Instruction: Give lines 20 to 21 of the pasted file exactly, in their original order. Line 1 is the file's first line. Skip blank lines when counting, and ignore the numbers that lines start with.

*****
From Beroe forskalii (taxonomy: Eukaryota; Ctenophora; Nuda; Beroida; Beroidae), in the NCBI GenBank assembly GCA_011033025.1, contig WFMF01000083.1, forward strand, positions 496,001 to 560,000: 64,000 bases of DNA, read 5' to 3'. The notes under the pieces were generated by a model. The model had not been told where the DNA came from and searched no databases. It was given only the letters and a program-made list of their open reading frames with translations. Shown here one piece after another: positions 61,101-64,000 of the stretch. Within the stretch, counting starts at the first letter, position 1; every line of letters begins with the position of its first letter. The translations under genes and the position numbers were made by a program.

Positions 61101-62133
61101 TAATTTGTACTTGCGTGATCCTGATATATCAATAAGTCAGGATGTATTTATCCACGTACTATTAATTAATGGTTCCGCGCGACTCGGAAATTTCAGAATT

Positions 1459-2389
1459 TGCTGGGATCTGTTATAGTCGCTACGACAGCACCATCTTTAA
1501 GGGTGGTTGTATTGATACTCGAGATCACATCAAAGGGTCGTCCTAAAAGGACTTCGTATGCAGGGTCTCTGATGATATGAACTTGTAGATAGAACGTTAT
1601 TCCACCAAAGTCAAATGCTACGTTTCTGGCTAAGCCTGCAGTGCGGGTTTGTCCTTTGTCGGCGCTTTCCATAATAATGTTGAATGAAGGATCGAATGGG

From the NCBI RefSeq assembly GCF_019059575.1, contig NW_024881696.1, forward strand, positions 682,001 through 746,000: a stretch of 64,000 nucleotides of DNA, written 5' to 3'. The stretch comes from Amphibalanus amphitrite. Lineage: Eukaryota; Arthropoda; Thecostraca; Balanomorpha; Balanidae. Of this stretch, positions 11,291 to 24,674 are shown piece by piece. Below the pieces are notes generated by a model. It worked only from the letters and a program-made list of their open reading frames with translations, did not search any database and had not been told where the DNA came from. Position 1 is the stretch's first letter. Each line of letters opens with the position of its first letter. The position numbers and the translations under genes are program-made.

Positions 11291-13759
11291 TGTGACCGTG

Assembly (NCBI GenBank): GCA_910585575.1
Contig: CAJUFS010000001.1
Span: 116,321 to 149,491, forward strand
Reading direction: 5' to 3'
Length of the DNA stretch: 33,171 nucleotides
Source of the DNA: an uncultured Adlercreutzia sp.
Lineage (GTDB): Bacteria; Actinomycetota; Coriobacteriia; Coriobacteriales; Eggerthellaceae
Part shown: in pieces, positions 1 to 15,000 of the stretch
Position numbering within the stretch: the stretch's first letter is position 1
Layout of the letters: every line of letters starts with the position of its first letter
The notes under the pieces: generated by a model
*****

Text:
Layout of the letters: every line of letters starts with the position of its first letter
The notes under the pieces: generated by a model